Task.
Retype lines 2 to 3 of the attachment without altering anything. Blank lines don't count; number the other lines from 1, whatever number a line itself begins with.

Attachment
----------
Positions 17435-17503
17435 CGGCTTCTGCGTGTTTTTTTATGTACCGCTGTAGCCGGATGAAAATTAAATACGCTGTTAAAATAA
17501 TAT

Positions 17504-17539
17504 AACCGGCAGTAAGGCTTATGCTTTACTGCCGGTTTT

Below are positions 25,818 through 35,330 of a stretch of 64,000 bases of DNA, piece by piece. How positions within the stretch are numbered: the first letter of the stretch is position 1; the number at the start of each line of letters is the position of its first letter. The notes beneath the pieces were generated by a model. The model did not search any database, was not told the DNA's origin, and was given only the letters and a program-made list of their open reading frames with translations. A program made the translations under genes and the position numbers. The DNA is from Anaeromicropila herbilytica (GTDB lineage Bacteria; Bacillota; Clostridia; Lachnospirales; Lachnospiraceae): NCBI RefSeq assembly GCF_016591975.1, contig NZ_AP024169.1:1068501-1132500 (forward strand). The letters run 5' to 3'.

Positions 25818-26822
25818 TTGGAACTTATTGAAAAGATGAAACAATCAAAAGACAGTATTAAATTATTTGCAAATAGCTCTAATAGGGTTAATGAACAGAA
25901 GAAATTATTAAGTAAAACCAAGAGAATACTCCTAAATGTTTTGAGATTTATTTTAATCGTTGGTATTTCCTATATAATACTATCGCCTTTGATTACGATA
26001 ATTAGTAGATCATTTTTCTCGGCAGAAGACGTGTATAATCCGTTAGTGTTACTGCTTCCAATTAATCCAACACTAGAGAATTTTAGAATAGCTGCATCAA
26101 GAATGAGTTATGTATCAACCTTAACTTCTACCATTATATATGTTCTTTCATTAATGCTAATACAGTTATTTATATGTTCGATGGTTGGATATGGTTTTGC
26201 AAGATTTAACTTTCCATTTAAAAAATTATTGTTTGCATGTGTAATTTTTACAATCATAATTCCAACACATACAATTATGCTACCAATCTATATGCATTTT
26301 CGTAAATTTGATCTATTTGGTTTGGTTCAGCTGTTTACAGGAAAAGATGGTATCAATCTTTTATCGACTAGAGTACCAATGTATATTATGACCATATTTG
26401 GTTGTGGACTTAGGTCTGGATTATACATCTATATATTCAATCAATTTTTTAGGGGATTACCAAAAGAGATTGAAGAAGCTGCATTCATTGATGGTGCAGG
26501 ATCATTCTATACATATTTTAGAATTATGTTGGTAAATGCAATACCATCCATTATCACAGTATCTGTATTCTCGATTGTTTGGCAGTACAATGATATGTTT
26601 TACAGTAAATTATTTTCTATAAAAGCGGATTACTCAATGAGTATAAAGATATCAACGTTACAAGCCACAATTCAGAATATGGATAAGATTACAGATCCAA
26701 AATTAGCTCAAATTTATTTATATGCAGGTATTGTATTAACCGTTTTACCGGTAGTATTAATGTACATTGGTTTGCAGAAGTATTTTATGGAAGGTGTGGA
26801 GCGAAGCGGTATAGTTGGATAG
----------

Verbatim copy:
17435 CGGCTTCTGCGTGTTTTTTTATGTACCGCTGTAGCCGGATGAAAATTAAATACGCTGTTAAAATAA
17501 TAT